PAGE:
Fruit and vegetables cut stroke risk: study
By Patricia Reaney
LONDON (Reuters) – Eating more than the recommended five
portions of fruit and vegetables a day can further reduce the
odds of suffering a stroke, researchers said on Friday.
An analysis of eight studies that looked into the impact of
fruit and vegetables on stroke showed that the more healthy
foods people consumed, the less likely they were to have a
stroke, which is a leading cause of disability and death.
“For the first time we have shown a quantitative
relationship between fruit and vegetable consumption and
stroke,” said Professor Graham MacGregor of St George’s medical
school at the University of London.
“It has been known that fruit and vegetables seem to reduce
stroke but it wasn’t known how much they did it by,” he added
in an interview.
In the analysis of research involving more than 257,500
people from Japan, Europe and the United States, the scientists
found that people who ate more than five servings of fruit and
vegetables a day had a 26 percent reduction in stroke compared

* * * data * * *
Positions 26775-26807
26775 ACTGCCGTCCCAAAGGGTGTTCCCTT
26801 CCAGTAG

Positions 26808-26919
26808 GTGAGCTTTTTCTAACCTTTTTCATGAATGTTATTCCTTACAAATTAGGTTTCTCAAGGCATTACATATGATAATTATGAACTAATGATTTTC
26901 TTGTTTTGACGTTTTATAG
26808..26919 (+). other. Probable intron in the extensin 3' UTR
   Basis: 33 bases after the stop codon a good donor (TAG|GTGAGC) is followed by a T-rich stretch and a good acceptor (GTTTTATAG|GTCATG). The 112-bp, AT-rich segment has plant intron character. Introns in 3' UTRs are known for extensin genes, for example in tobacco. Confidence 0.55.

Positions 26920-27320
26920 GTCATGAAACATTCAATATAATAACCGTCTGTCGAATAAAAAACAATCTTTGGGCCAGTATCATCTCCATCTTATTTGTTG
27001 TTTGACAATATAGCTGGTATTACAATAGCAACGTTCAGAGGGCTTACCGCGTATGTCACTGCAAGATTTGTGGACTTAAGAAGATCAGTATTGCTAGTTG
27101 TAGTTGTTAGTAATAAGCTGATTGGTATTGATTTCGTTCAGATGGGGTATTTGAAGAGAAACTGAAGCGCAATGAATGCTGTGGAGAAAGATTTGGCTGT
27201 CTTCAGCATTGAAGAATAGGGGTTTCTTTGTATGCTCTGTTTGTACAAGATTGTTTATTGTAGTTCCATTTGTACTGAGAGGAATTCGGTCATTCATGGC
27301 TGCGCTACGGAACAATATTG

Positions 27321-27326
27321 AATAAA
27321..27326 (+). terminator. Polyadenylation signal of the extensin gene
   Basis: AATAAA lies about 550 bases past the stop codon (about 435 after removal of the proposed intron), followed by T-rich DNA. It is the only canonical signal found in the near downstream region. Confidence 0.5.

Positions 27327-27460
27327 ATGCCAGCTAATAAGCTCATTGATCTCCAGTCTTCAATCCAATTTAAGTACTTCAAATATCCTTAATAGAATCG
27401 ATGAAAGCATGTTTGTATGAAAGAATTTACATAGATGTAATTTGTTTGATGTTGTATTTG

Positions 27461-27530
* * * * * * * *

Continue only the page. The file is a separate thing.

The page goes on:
to individuals who consumed less than three servings daily.
“It is a very important finding because it really shows
that the quantity of fruit and vegetables you should be eating
is more than five a day,” MacGregor said.
The average fruit and vegetable consumption a day in most
developed countries is 3-5 servings. A serving of vegetables is
77 grams (2.7 ounces) and 80 grams (2.8 ounces) for fruit,
according to MacGregor and his team.
Strokes are caused by a blockage in an artery leading to
the brain or bleeding in or around the brain. About 17 million
people die each year of cardiovascular diseases, particularly
heart attacks and strokes. High blood pressure, diabetes,
smoking, raised cholesterol, obesity and lack of exercise are
Fruit and vegetables are full of nutrients such as vitamin
C, beta carotene and potassium as well as plant proteins and
The researchers suspect that potassium is an important
factor in preventing stroke.
“We’ve know that if you give people addition potassium it
lowers blood pressure,” said MacGregor, who reported the
research in The Lancet medical journal.
“By increasing to five servings a day from three you would
increase your potassium intake by about 50 percent,” he added.
MacGregor said fruit and vegetables also are less
calorie-dense, have very little fat and contain antioxidants
which may also be beneficial.